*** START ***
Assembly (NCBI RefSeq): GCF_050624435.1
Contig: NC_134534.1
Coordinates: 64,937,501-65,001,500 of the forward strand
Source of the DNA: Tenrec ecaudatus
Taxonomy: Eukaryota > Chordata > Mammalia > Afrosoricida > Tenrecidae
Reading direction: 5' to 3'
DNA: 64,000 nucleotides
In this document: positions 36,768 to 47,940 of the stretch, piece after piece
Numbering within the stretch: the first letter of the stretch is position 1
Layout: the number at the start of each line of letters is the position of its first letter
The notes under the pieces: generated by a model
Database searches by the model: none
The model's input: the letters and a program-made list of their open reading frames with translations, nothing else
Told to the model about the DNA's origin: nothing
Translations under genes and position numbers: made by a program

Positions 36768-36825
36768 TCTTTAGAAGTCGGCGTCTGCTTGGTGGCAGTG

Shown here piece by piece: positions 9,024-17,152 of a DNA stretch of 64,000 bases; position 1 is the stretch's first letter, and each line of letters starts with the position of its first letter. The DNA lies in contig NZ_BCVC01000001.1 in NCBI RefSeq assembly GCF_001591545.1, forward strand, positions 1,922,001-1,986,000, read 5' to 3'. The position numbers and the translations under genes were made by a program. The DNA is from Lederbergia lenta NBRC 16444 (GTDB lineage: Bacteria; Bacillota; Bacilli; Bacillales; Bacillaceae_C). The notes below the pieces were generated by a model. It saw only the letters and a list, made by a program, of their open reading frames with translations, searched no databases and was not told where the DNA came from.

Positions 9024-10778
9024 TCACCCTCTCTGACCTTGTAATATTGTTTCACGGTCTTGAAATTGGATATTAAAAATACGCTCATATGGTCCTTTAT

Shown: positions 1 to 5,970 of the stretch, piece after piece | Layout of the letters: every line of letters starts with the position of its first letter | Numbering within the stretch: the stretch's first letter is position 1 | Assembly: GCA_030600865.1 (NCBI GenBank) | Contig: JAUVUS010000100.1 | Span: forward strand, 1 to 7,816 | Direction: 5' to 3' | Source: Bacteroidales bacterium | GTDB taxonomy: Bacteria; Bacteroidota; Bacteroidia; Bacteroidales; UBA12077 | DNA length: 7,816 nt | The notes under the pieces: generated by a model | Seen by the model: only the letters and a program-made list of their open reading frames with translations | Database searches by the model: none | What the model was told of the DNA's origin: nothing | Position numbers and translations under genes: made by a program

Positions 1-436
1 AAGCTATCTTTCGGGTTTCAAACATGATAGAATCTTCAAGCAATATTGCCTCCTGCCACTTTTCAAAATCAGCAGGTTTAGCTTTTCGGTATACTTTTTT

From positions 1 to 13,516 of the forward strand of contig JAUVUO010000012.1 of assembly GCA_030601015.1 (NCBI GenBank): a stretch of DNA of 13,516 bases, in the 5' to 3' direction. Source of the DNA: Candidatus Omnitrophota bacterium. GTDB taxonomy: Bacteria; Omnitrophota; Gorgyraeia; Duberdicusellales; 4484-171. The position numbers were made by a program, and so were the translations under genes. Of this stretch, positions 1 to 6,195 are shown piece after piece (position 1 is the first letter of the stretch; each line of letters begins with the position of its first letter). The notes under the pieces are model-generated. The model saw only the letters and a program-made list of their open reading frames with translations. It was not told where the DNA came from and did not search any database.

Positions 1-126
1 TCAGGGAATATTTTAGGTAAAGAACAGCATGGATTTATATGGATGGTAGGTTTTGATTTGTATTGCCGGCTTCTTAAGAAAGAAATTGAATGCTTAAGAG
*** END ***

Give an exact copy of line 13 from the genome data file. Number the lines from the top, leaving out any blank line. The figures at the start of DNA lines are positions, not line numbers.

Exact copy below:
The model's input: the letters and a program-made list of their open reading frames with translations, nothing else